A new vaginal microbicide gel and drug formulation looks promising for empowering women in developing countries to protect themselves from HIV during intercourse, without having to inform their partners, according to research published in the April 2011 issue of the journal Antimicrobial Agents and Chemotherapy.
HIV infection remains a major risk for women in sub-Saharan Africa and Southeast Asia, and one over which women often have little control due to unequal gender status over much of those regions. Investigators say the gel, the subject of the current research, will be cost-effective for such women, and laboratory studies suggest the gel-drug combination will be safe and effective. ImQuest BioSciences, Inc., the drug's developer, hopes to have the gel-drug combination in human clinical trials in 2012.
One of the drug's most important attributes is that it has two distinct mechanisms of action. IQP-0528, as the drug is known, inhibits the virus' ability to enter human cells, as well as the reverse transcription of the virus' genome into the host genome, "which is required for productive infection of the cell," says Robert Buckheit, of ImQuest BioSciences, of Frederick, MD. In that sense, IQP-0528 is like two drugs in one. Laboratory studies suggest that the product will work very effectively.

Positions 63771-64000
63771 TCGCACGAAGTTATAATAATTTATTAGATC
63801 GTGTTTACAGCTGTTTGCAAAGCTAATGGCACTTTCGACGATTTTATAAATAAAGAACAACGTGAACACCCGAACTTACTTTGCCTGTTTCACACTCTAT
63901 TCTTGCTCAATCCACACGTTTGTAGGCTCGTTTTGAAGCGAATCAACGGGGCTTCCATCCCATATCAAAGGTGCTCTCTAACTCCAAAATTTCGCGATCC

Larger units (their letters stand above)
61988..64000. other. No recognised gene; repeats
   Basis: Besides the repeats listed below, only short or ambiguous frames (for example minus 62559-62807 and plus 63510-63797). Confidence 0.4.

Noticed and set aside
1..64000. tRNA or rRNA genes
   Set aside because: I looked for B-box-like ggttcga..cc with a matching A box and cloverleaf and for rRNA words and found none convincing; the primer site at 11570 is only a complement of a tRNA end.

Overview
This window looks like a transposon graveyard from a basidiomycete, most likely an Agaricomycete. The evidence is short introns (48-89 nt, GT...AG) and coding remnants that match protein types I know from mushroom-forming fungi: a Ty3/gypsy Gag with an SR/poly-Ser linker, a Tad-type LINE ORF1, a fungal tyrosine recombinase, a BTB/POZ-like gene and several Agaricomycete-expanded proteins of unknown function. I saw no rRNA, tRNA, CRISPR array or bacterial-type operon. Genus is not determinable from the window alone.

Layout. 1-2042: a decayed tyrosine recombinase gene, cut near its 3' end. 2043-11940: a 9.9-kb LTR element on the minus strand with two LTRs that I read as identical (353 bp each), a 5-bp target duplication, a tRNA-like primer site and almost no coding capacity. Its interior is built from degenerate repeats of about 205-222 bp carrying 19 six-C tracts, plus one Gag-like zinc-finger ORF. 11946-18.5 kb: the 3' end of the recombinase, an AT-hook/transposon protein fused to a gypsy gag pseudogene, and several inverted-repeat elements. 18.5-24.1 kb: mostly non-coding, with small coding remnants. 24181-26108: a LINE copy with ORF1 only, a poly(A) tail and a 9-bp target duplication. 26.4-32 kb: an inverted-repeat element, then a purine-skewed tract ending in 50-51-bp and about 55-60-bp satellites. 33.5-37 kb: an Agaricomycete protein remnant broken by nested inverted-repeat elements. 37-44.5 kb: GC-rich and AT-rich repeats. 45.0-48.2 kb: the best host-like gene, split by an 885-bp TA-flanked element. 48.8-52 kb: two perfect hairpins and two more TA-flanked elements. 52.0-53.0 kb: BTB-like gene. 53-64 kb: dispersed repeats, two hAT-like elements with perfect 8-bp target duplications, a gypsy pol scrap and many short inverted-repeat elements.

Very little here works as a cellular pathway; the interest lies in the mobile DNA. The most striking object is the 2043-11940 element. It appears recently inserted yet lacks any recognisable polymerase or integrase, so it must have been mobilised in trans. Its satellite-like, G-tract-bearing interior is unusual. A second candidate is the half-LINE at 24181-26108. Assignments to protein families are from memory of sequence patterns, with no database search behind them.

The investigators assayed a number of candidate drugs before choosing IQP-0528. Some of the other drugs were chemically unstable, or unstable at pH values to which they would be exposed, or otherwise unstable, says corresponding author Patrick F. Kiser of the University of Utah, Salt Lake City. It was critical for the formulation to be stable at ambient temperatures of sub-Saharan Africa, as refrigeration is not widely available in much of that region.
ImQuest continues to investigate a variety of options for drug, gel, and device formulations. "At present we have gels, intravaginal ring, and biofilm formulations of IQP-0528, in addition to the gel described in the paper, and products developed, which include combinations of IQP-0528 with tenofovir, which was recently found to inhibit the sexual transmission of HIV," says Buckheit. All this is in the interest of developing a product which women can use most easily and comfortably.
Kiser is particularly proud of the "symphony of tools and techniques used in the study. We had virology, human explant studies, chemical and physical stability studies, transport studies, and permeability studies of the drug," he says. "Putting all those things together is not trivial."
Materials provided by American Society for Microbiology. Note: Content may be edited for style and length.
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